Michael R. Peres and Joseph Cowan
Making photographs at the microscope can be difficult. For example, magnification produces problems associated with the depth of field, and diffraction creates problems with image resolution.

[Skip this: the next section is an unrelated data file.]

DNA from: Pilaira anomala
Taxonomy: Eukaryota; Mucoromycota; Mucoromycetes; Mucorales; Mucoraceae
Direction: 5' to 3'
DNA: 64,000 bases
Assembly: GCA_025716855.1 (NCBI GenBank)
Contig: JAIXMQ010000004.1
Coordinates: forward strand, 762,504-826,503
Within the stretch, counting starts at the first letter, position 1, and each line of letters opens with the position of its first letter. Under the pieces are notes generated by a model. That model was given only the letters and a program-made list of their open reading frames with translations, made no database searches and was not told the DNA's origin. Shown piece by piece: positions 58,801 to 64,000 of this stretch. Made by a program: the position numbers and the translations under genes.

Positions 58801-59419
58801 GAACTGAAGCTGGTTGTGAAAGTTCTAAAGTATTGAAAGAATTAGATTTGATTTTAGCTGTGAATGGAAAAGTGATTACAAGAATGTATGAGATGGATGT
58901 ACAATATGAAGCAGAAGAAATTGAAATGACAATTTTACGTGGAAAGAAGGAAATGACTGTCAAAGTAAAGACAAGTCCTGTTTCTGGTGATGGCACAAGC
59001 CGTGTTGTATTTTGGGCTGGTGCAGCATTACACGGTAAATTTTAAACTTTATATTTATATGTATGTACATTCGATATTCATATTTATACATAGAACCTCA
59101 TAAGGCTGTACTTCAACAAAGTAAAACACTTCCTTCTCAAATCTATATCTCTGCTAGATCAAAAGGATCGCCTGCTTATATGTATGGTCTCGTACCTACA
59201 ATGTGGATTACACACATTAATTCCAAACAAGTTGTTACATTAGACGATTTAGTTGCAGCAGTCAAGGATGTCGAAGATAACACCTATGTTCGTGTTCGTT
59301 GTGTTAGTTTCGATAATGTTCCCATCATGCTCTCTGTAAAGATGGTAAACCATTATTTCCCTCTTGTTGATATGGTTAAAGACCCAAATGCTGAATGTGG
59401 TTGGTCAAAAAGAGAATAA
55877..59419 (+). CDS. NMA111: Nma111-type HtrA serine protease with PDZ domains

One of the most difficult aspects of photographing through a microscope is creating image contrast, especially with thin, nearly transparent subjects. An early solution was the implementation of dark-field illumination, which involves using oblique-angle lighting from outside the lens's field of view. In this method, a white subject appears in front of a black background because light refracts to the lens from the subject.